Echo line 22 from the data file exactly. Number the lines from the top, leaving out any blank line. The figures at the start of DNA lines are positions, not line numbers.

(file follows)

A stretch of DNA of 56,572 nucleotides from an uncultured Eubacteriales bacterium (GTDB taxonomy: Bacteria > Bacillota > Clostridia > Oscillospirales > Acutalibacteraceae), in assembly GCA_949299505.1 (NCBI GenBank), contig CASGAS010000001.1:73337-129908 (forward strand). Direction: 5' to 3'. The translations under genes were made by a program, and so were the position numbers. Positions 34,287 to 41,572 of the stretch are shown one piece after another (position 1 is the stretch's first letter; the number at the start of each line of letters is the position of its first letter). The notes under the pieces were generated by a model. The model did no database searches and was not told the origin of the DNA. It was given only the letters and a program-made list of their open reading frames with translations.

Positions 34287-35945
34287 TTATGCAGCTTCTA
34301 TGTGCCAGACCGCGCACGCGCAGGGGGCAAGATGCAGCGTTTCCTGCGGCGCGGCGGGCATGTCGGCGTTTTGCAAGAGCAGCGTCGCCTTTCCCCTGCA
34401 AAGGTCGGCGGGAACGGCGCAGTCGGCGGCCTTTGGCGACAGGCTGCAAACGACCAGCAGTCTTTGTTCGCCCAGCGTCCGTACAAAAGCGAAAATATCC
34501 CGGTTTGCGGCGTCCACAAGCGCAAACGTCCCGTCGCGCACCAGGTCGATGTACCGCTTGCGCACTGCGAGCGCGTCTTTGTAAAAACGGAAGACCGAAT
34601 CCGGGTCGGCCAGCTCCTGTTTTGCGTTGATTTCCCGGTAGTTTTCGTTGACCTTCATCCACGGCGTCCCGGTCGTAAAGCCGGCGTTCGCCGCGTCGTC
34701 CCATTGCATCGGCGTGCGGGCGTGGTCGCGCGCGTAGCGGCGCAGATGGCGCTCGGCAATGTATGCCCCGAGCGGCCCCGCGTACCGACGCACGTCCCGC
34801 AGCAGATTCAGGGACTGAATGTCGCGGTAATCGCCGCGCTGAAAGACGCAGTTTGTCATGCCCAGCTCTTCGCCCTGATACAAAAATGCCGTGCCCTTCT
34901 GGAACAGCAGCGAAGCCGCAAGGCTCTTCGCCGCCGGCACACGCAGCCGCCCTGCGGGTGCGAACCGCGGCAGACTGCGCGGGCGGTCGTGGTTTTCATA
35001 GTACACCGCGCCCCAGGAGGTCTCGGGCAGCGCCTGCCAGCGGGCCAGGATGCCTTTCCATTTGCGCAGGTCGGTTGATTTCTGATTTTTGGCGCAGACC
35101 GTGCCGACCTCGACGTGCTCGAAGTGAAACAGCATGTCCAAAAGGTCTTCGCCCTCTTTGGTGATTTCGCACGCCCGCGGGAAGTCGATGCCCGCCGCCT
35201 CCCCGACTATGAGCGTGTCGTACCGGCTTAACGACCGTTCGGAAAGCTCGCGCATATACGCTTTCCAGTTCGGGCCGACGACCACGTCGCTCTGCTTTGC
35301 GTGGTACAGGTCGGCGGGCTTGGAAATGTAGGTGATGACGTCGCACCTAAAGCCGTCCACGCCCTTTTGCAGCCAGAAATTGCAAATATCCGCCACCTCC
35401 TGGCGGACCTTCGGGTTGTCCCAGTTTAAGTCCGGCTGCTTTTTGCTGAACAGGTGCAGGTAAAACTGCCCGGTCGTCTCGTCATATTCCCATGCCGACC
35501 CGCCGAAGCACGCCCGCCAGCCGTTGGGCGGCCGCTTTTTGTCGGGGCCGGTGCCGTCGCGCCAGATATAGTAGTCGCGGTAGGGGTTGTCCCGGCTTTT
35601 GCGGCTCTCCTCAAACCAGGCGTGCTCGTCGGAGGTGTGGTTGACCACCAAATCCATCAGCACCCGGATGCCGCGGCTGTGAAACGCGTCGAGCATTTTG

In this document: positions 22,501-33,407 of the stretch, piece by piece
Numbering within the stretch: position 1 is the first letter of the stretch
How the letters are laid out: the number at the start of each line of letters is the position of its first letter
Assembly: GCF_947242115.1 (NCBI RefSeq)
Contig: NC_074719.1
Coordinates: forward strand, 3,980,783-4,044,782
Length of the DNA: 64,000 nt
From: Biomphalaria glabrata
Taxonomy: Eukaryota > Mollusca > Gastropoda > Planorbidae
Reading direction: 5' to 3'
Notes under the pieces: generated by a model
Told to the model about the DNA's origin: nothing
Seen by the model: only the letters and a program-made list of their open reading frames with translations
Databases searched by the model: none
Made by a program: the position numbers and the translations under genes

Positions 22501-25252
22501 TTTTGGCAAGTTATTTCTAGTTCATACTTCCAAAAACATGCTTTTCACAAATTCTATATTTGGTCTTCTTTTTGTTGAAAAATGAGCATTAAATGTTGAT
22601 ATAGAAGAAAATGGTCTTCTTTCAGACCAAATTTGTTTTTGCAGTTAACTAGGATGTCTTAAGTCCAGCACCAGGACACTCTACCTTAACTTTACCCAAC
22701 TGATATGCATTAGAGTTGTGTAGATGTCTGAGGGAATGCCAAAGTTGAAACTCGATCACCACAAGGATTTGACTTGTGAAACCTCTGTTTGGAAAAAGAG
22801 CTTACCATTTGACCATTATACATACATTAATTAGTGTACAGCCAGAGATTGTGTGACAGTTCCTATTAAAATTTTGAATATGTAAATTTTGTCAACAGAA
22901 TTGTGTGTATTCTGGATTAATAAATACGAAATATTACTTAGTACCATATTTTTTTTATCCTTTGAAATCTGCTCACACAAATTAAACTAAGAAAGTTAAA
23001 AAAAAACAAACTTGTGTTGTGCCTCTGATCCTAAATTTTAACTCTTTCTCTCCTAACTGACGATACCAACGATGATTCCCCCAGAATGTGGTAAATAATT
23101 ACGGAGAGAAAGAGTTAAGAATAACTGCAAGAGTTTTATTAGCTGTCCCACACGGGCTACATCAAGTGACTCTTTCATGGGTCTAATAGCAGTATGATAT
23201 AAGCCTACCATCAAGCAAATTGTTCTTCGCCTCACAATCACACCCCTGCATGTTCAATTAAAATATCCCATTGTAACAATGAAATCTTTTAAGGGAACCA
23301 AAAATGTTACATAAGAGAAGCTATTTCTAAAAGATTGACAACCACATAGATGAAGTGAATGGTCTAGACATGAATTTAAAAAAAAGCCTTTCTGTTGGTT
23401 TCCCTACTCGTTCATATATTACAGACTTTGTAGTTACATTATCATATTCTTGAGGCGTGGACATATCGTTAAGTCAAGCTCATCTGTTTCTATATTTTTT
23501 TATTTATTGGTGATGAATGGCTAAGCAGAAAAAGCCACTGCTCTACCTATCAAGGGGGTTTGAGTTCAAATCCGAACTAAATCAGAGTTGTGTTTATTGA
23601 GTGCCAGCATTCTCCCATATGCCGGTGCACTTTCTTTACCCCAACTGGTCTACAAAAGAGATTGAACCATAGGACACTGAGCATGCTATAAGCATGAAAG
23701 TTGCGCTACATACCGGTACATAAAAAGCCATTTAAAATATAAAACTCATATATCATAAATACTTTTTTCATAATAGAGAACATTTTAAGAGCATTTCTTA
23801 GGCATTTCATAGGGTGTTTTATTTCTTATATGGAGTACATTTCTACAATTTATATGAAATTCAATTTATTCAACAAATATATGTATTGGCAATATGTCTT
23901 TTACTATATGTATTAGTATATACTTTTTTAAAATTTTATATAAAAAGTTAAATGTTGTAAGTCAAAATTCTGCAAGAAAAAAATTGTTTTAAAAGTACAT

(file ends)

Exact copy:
Contig: NC_074719.1